EDIT: nevermind, AES uses 256bit keys :p
    Last edited: Apr 7, 2012
  16. berndroellgen
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    berndroellgen Registered Member

    Re: Here's How Law Enforcement Cracks Your iPhone's Security Code (Video)

    to syncmaster913n:
    AES-twofish-serpent would be pretty mean as it could also be Serpent-AES-Twofish or any combination of AES or Twofish or Serpent or Magenta or almost whatever (similar) cipher.
    C.E. Shannon calls this a "Product encipherment" in his paper Communication Theory of Secrecy Systems, 1946. Every cipher takes advantage of this internally.
    Another possibility is a "weighted sum". Some encryption products let the user select one out of a number of ciphers. That's good because actually there's nothing wrong about that.
    Why not increasing the key length and letting an algorithm select a product of ciphers from a sum of ciphers? An attacker will most certainly get a nervous breakdown unless he's able to distinguish the products just by looking at the ciphertext only!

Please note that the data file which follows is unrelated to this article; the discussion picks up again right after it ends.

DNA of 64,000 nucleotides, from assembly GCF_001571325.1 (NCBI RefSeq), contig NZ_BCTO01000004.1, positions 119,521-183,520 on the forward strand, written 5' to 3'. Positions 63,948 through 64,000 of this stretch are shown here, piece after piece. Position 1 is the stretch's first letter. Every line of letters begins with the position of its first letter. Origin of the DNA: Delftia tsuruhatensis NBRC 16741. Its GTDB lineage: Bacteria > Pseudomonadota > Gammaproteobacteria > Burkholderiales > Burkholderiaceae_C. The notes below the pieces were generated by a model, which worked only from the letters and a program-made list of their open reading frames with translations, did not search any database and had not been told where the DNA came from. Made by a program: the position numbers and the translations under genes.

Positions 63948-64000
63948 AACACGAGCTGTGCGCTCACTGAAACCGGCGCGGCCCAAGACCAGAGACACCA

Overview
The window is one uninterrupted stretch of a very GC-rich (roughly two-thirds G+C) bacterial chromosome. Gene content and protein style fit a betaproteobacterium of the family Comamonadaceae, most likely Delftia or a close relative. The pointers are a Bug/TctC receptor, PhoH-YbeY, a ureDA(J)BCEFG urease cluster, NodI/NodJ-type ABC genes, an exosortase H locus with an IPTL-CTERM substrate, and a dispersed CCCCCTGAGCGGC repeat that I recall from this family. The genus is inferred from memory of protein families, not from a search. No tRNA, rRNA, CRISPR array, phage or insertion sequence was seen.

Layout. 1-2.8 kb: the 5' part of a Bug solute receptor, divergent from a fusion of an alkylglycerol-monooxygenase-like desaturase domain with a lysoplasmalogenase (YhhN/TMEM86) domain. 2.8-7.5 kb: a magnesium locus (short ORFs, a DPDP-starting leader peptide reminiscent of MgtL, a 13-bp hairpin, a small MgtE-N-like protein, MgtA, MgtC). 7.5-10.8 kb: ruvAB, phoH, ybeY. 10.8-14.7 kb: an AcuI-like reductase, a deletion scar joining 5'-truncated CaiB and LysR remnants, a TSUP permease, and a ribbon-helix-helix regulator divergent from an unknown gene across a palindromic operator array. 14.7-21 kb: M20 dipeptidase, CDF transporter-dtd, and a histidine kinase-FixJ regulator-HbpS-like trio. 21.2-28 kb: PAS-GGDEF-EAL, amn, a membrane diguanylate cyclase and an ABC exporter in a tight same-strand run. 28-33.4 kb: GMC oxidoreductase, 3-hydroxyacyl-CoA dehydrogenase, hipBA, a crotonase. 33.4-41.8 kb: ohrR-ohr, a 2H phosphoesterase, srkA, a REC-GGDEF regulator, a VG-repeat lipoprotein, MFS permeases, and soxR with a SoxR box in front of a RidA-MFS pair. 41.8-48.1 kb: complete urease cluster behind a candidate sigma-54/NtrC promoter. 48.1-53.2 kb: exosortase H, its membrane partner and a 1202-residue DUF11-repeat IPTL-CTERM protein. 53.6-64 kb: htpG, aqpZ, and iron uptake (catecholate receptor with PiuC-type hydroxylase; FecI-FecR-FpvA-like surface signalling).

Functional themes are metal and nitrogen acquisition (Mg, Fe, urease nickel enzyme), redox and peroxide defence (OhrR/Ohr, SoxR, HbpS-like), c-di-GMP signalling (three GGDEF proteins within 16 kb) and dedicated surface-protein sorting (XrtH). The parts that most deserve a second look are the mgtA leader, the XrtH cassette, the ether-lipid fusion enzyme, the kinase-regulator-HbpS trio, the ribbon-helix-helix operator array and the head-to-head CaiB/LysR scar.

This paper (and my own experience with the randomness of the output sequence of AES) made me suspicious about AES in this context:
    Orr Dunkelman, Nathan Keller. "A New Criterion for Nonlinearity of Block Ciphers", 2006
    http://citeseerx.ist.psu.edu/viewdoc/summary?doi=10.1.1.79.1248

    Increase in CPU time should be no issue. When I programmed TurboCrypt, there was a certain stage during which I needed to test the encryption driver that provides the OS with a virtual disk with and without encryption. To my astonishment there was NO difference in speed at all !!! The reason for this is that the driver typically waits for semaphores, mutexes or other synchronization objects (for the underlying physical memory device) to complete a read- or write operation.
    Finally it is always good to keep in mind that tiny ciphers like Twofish or AES Rijndael are supposed to run fast on cheap smart card chips having the computing power of a pocket calculator from the 70's or the past century.

    Another important advantage in using a product of ciphers (like AES-Twofish-Serpent):